Academy Award-nominated director Amy Berg’s new feature, Every Secret Thing centers around two young girls who kidnap and kill the infant granddaughter of the first African-American judge of the town.
Fast-forward seven years, and the girls, Ronnie Fuller and Alice Manning (played by Dakota Fanning and Danielle Macdonald, respectively), are released from juvenile hall—only to be suspected of kidnapping a missing bi-racial child. Both girls sustain a deceptive and troubling plea of innocence, accusing the other of foul play.
Based on Laura Lippman’s crime novel of the same name, adapted for the screen by acclaimed writer-director Nicole Holofcener, and produced by the actress Frances McDormand, Every Secret Thing marks an important departure for Berg. The moviemaker’s filmography (including Deliver Us From Evil, West of Memphis, the upcoming Prophet’s Prey and controversial Hollywood sex abuse investigation An Open Secret) established her reputation as a documentary director, before she entered into the narrative form with this film.
A talent with the courage and ability to tackle big subjects—religious indoctrination, sexual assault, the limits of the American justice system—and juggle multiple films at once, Berg continues to expand her gaze into new territory without losing emotional nuance. As she explains to us, because fiction may not have the same high stakes as documentary filmmaking, the challenge of making it feel “real” can be even greater. She attempts this in Every Secret Thing with the help of a starry cast, which, besides Fanning and Macdonald, includes Elizabeth Banks, Diane Lane, Nate Parker and Common.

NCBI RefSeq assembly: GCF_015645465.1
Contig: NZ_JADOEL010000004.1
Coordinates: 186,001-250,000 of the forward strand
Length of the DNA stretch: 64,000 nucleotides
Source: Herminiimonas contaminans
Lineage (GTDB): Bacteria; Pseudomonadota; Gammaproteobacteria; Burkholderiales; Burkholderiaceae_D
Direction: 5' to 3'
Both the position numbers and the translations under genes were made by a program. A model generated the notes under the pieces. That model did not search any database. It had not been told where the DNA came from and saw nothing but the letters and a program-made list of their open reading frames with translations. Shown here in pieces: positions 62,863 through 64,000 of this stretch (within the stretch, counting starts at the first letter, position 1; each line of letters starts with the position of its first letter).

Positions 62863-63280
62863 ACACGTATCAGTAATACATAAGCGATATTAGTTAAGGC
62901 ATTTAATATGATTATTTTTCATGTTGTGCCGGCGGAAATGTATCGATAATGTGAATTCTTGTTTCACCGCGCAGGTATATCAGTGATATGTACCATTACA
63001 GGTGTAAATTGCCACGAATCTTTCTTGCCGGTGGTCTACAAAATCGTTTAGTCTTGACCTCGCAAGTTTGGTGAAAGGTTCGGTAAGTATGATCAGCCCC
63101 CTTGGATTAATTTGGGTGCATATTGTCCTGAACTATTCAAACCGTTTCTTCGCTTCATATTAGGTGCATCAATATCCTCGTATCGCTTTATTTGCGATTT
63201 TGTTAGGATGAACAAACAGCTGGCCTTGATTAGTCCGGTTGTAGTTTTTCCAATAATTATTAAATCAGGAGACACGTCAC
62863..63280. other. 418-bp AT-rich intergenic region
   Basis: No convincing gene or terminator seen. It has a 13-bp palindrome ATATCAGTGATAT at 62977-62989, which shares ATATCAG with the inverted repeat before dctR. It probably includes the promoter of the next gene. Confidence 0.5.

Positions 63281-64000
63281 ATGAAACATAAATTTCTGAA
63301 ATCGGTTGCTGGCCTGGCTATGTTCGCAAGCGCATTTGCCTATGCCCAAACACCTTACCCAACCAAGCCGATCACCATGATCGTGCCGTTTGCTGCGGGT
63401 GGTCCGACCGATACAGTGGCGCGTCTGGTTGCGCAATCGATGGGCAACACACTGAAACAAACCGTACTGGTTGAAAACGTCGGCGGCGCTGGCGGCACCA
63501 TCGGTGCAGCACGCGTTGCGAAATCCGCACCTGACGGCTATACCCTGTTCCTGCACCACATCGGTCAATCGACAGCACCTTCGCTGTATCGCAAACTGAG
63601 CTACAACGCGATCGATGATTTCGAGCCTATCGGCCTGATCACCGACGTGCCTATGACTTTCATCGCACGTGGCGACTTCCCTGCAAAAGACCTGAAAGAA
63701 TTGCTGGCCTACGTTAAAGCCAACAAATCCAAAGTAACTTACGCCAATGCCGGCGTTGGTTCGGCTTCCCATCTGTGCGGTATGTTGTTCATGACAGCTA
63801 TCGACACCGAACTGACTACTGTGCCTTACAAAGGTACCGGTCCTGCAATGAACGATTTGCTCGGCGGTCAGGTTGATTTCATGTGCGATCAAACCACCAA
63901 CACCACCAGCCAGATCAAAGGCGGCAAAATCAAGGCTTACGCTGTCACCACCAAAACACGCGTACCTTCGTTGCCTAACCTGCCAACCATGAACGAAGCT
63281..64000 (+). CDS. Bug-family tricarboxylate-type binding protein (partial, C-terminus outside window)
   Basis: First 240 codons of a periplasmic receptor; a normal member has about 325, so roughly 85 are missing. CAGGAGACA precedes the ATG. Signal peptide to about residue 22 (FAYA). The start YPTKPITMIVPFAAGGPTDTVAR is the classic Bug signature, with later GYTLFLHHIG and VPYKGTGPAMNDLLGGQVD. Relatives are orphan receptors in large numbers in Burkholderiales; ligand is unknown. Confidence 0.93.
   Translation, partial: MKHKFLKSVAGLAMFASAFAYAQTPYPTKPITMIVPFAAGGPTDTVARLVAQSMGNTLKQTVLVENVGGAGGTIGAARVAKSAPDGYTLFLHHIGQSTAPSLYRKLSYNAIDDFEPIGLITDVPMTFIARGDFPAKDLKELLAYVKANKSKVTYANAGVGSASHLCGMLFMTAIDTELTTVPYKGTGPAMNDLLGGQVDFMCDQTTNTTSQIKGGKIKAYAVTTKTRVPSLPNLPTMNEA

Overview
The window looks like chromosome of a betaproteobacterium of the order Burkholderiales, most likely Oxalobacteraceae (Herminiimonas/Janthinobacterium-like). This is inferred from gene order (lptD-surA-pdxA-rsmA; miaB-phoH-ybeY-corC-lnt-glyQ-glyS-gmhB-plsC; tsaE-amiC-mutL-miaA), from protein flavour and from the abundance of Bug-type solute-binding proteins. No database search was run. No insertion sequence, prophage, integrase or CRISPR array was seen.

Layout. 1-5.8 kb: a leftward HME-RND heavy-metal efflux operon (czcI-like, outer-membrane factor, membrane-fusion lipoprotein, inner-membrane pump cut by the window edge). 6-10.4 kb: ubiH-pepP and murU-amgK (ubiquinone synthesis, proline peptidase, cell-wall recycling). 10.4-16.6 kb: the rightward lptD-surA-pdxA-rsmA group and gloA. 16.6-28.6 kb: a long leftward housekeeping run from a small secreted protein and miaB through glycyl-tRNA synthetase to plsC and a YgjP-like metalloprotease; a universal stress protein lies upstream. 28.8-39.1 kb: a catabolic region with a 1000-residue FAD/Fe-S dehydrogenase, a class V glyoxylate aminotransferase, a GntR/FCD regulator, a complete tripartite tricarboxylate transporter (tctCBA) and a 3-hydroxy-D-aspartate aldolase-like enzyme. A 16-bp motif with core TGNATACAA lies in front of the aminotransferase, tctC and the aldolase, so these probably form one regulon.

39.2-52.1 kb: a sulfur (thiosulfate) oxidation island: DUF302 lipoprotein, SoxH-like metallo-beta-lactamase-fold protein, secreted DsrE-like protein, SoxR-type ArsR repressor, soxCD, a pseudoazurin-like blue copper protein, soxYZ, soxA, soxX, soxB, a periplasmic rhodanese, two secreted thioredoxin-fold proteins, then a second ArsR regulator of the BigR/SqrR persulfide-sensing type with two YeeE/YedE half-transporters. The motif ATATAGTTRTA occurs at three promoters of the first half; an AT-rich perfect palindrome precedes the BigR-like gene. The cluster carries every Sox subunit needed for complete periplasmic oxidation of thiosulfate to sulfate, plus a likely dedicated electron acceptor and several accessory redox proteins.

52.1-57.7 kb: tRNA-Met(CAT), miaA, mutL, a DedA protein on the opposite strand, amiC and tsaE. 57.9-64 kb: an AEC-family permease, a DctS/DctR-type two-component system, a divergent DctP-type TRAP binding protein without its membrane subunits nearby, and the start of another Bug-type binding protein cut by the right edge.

Janet Le, MovieMaker Magazine (MM): What made you decide to direct a narrative feature now?
Amy Berg (AB): I got into documentary because of my love for independent narrative features, and I was just really looking for the right one. I read the script for Every Secret Thing and fell in love with it, the project, and all the people—the producers that were involved—and it just seemed like the right time. I don’t feel like there was a transition; I feel like I’m doing both. I want to continue to make docs and features.
MM: Every Secret Thing surrounds its characters with darkness, and they become vehicles for a social commentary that touches on issues of race, gender, class, and body image. How did you choose to highlight these themes?
AB: This script had all of those themes already from the book. These characters are so interesting on the page in Laura Lippman’s book, so I really liked the idea that I could deal with all of those things in one story. When you already have all those layers, it’s just a matter of where you go first. The connection between documentaries and the narrative feature script is that these people felt real to me, and I think that comes from Laura Lippman having a journalistic background.
MM: Besides the script, how did you develop the “realness” of these characters in your directing?
AB: I have to give a lot of credit to the actors. I spent a lot of time talking to most of the actors before we started, so they really could just get a good beat on who their characters were, where they came from, and how to translate that through these scenes.
MM: Did you have a particularly favorite scene to shoot?
AB: A scene that stands out to me is when Nate Parker and Elizabeth Banks (playing detectives) come into the house of the mother and father of the missing child, played by Sarah Sokolovic and Common. The tension between these two men felt very real. Nate, Common, and I talked about what that’s like when there’s a black man in the house, and a black officer comes in—it’s always very territorial. So that scene got really intense, and it was just one great scene in the film.
MM: What were the challenges of adapting a novel into a thriller?